If you’re heading for the great outdoors, be sure to bring along some common sense.
That’s the best way to reduce the chances that a bite, sting, cut, scrape, burn, blister, rash, sprain, strain, more serious injury or other mishap will spoil your outdoor adventure.
“Knowing your limits, not trying to do too much, knowing where you’re going and what you might encounter there and being aware of the environment you’re in are the best ways to avoid problems outdoors,” said Henderson McGinnis, M.D., an associate professor of emergency medicine at Wake Forest Baptist Medical Center, medical director of its AirCare emergency transport service, a recognized expert in wilderness medicine and an experienced outdoorsman.
“Doing a little preparation before you go and being sensible while you’re out there can make all the difference.”
That advice applies to veteran hikers, bikers, campers, climbers and paddlers, but it’s essential for people with no or limited outdoors experience. And there are lots of them these days.
That’s because Americans in general and children in particular simply don’t spend as much time outside as they once did. Consequently, overall familiarity with nature just ain’t what it used to be.
This byproduct of our high-tech, indoor-oriented society even has a name: nature-deficit disorder.
“So many people are super-connected to their phones and the web and all of these virtual things that they get totally unglued when they’re out of that environment,” McGinnis said. “They may be very intelligent, very accomplished people but they really don’t know what they’re doing or seeing because they’ve had little or no exposure to the outdoors.”
That’s probably one of the reasons why some people in the woods recoil in fear at the sight of deer while others try to take selfies with bears.
“I also think a lot of people go out unprepared because they’re successful in other aspects of life and are overconfident,” McGinnis added. “They decide to go hiking or camping or whatever thinking they can handle everything just fine when they really can’t.”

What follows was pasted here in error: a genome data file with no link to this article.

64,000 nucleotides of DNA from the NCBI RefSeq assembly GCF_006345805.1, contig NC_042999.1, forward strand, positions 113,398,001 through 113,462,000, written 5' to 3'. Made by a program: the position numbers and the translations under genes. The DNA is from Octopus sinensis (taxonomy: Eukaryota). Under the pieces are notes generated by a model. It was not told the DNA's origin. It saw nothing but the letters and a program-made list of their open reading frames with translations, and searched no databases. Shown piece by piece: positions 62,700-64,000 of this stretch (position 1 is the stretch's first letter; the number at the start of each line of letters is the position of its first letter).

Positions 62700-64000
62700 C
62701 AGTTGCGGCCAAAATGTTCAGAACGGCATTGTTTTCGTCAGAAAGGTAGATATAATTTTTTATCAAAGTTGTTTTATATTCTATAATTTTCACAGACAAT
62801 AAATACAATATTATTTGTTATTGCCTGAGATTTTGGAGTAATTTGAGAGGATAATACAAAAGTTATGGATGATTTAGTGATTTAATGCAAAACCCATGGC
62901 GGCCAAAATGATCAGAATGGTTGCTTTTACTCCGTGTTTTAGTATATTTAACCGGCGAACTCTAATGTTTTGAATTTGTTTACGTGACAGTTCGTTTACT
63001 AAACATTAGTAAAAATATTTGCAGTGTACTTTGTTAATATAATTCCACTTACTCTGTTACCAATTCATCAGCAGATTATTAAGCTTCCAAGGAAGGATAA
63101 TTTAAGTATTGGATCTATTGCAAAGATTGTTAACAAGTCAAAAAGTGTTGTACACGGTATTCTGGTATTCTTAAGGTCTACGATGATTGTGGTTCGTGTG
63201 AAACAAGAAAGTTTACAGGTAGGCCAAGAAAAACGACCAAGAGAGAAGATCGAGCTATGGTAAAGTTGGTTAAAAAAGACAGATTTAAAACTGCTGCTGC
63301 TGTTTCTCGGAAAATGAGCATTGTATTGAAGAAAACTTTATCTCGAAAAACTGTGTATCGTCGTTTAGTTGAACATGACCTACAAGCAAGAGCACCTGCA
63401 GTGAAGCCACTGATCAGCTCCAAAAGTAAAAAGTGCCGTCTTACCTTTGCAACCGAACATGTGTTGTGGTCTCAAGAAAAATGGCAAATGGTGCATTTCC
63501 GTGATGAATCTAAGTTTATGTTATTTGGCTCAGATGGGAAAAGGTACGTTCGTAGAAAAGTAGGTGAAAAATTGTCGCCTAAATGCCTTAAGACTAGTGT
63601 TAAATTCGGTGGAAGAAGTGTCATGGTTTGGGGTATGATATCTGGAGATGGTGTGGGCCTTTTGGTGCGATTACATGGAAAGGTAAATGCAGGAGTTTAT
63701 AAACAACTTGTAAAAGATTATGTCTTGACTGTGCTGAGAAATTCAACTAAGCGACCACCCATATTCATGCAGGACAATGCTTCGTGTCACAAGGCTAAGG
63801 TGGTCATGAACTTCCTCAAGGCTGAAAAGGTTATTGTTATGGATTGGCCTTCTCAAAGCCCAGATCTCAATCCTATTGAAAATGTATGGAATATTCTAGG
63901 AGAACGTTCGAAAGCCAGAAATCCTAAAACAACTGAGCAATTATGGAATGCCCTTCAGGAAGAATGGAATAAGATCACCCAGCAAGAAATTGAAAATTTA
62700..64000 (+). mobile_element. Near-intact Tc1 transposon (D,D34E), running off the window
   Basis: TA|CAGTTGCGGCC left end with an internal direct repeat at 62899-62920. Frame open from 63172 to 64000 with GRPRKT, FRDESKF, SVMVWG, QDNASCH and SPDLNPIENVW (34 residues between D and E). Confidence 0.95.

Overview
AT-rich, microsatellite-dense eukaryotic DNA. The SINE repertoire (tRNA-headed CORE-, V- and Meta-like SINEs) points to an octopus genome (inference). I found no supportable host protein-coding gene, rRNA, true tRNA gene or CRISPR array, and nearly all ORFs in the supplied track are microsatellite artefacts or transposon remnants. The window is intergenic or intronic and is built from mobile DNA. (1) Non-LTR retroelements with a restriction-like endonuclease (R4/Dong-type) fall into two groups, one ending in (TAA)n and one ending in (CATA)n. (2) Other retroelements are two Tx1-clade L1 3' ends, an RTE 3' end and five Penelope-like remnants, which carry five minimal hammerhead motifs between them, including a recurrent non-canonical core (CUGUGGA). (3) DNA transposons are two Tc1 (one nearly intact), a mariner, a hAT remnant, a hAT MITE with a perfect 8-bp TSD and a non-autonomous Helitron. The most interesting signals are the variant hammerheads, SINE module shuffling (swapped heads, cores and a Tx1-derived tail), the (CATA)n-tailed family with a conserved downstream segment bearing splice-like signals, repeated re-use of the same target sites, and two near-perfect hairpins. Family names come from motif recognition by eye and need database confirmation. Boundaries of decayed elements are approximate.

McGinnis offered a couple of cautionary notes for outdoors novices.
“Don’t count on your phone like you do the rest of the time,” he said. “You might not have cell service out in the woods, even in places close to populated areas. If something happens you can take a picture of it with your cell phone but you might not be able to call for help.
“And don’t drink out of a stream or river. The water may look clean and clear but there may be cow pee in it, or runoff from a chicken farm. Have your own source of water or a way to purify water.”
So, doing a little research before heading outdoors is a clearly good idea, as is choosing proper attire.
“If you’re going hiking anywhere you should at a minimum wear some sort of supportive shoe, whether it’s a trail running shoe or a hiking boot,” McGinnis said. “You definitely don’t want to be wearing flip-flops or something that provides no traction or support. And you should wear clothes that you’re not going to be too cold or too hot in, clothes that can give you some protection from the sun, from rain, from insects.”
Bringing along essential items is also important, but that doesn’t mean you have you weigh yourself down with lots of gear. Rather, McGinnis said, determining what you carry should be based on what you’re doing and where you’re doing it.
Take sunscreen and insect repellent, for example. If you’re going to be out a half-day or less you can apply them beforehand and leave their containers behind.
On the other hand, McGinnis recommends bringing some water and a snack along even if you’re just taking a walk around a park. “You might not need either, but you might run into someone who does,” he said.
For longer outings, the packing list should be a little longer.
“If I’m going out for more than a couple of hours I’ll take a small backpack or waist pack and maybe a soft shell jacket or another layer of clothing, and definitely a hat and sunglasses this time of year,” McGinnis said. “Plus enough food and water for however long I’m going to be out.”
What about first aid?
“I often carry a little ‘boo-boo bag,’ a quart-size plastic storage bag with a couple of bandages, some tape, a little tube of antibiotic ointment and maybe a couple of steri-strips,” McGinnis said. “On a longer trip I’ll throw in tweezers or a multi-tool, baby wipes, a little bar of hotel soap, hand sanitizer gel and a SAM splint, which is a thin piece of aluminum with foam coating that you can do a million things with.”
The key, he said, is “having a little foresight to plan for what you might encounter.”
Of course there’s more to wilderness medicine than dealing with scratches and sprains incurred on weekend camping trips. This subspecialty of emergency medicine is generally defined as the practice of providing vital care to patients with acute illnesses or injuries in remote locations with limited resources and lack of immediate transportation to conventional care.
“Wilderness medicine encompasses more than most people realize,” said McGinnis, who is a member of the board of the Appalachian Center for Wilderness Medicine and active in other professional organizations. “Many associate it with something extreme like rescuing people stranded in the Himalayas. But it also includes working in disaster regions where there’s no water or power in the wake of a flood or hurricane or whatever.
“There has been a push to try to reclassify it as limited-resource medicine. That’s probably more accurate, but it just doesn’t have the same ring to it.”
Marguerite Beck: email@example.com, 336-716-2415